At just 27, chef Adrian Martin has already hit the milestones that some people his age would only just be dreaming up: a career in food spanning 12 years, stints in some of the most impressive Michelin-starred and Michelin-recommended restaurants in the UK and Ireland and a successful cookbook under his belt. 

With his latest cookbook, Create Beautiful Food at Home, Martin aims to cross another culinary bridge, translating the lessons he learned in esteemed restaurants for the average cook at home, making it accessible, palatable and - yes - beautiful. 

We caught up with the intrepid chef, talking everything from how he would throw a dinner party for Ina Garten to what his most treasured cooking secret is. 

What was the inspiration for the book? 
I spent years in different restaurants and different kitchens, mainly in fine dining. When you’re training you’re kind of limited to what you’re allowed to do creatively.

When I worked in such a restaurant you’d come up with an idea of how to plate something up differently to the way the restaurant normally does it or the head chef would normally do it. And you’d always be told no, you’ve got to follow the pattern, keep the consistency. I used to get all these ideas through the years, so with this book, it’s kind of like that blank canvas for me. 

For instance, in restaurants, we would have always cooked breads on a half-steam, half-roast oven but I don’t know anybody that has a half-steam, half-roast oven at home! A way of doing that was putting a little tray of ice cubes into the bottom of the oven, and what it does is it creates steam so that your brown bread becomes lighter, that you get this nicer crust on it.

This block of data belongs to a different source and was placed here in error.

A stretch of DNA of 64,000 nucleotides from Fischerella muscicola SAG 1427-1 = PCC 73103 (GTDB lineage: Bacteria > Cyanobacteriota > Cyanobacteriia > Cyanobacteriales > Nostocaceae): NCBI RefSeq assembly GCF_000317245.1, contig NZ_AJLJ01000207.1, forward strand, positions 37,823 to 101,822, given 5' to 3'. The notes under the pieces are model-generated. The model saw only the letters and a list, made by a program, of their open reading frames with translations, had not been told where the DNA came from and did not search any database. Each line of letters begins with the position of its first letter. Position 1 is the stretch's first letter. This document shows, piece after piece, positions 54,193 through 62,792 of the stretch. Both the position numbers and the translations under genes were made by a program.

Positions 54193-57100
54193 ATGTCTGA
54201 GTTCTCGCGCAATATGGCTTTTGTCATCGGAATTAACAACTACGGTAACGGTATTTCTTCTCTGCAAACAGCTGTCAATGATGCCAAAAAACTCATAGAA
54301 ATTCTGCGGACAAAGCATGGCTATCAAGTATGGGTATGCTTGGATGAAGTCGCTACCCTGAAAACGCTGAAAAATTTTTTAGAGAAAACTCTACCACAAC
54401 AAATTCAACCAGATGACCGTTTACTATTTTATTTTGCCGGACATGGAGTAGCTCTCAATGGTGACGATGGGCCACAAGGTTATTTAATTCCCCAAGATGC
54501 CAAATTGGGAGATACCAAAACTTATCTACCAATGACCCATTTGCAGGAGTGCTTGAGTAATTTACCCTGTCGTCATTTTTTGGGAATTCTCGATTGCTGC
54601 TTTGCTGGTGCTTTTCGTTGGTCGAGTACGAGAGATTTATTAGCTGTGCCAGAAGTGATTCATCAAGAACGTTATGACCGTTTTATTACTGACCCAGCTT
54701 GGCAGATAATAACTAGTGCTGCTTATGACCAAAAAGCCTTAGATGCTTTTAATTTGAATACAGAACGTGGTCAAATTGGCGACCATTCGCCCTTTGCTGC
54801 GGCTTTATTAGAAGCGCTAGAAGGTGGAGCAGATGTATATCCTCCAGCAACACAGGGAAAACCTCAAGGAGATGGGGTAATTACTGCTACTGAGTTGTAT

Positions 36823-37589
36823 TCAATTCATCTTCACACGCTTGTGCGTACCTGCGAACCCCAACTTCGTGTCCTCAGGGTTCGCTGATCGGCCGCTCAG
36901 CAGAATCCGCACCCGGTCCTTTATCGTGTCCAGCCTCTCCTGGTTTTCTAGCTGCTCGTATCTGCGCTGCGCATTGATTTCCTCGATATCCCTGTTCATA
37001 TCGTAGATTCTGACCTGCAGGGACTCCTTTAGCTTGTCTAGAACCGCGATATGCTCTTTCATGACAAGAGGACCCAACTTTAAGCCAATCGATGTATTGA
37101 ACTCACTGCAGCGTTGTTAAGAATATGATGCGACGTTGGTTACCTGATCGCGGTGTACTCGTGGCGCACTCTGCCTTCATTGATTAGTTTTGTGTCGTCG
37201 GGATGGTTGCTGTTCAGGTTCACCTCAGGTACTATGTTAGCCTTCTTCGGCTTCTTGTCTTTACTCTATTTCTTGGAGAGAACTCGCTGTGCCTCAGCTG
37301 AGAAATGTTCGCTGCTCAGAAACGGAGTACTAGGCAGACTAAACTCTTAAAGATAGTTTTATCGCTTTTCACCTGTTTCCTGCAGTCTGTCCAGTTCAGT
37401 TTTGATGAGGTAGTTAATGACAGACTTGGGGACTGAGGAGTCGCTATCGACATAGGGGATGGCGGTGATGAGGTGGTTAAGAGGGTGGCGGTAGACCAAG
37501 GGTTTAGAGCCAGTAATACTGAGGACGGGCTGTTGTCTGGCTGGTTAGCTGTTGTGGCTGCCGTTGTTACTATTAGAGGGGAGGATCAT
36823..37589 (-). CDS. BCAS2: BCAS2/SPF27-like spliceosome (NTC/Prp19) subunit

Secrets to fine dining - is it all about butter, like Anthony Bourdain once said? 
The secret to fine dining is the ingredients and that you cook with the seasons. People don’t know this but an ingredient like blood orange is only available for three to four weeks, so we would pick that ingredient, we’d get it when it was at its best, it’s cheaper to buy it at its best, and the flavour you get is natural flavour. Anything regarding food tastes so much nicer when it’s in season. 

Chef Adrian Martin has 12 years' experience in the food industry

Butter, yeah, let me be honest with you, we do use a lot of butter. I remember even going to Gordon Ramsay’s restaurant and Claire Smith in there swearing by Irish butter. Places in the UK swearing by the providence of our butter.

Any behind-the-scenes tricks from restaurants that stuck with you? 
Most people have an understanding of home cooking anyway, so with this, it’s like take the average home cook and take them on another level.

There are lovely simple recipes in there. There are bread recipes, there’s how-to’s, there’s starters, main courses, there’s chocolates. If you take one recipe and you break it down and you look at it, you can see it’s not overly the hardest thing to do. It’s simplified fine dining for somebody at home that’s really into food.

We were always taught to taste as we go. A lot of people make a dish, they don’t even taste it until it’s on the table.

I have a Thermomix in my kitchen, it’s like the ultimate blender and every kitchen has one. It’s like this blender that you can purée your vegetables and it makes it silky smooth, or you can knead bread in it, you can peel garlic in it. You can make soups in it.

Are Irish people still very into restaurants? 
There are a lot more trends gone towards "one-item places", so one item and specialising in that item. So you’ll notice in Dublin at the moment there’s that obsession over a burger. There are places in Dublin that just physically do burger and chips but to be honest with you it’s just glorified McDonald’s. It’s still fast food. People are going on dates to these places, which I think is a bit nuts.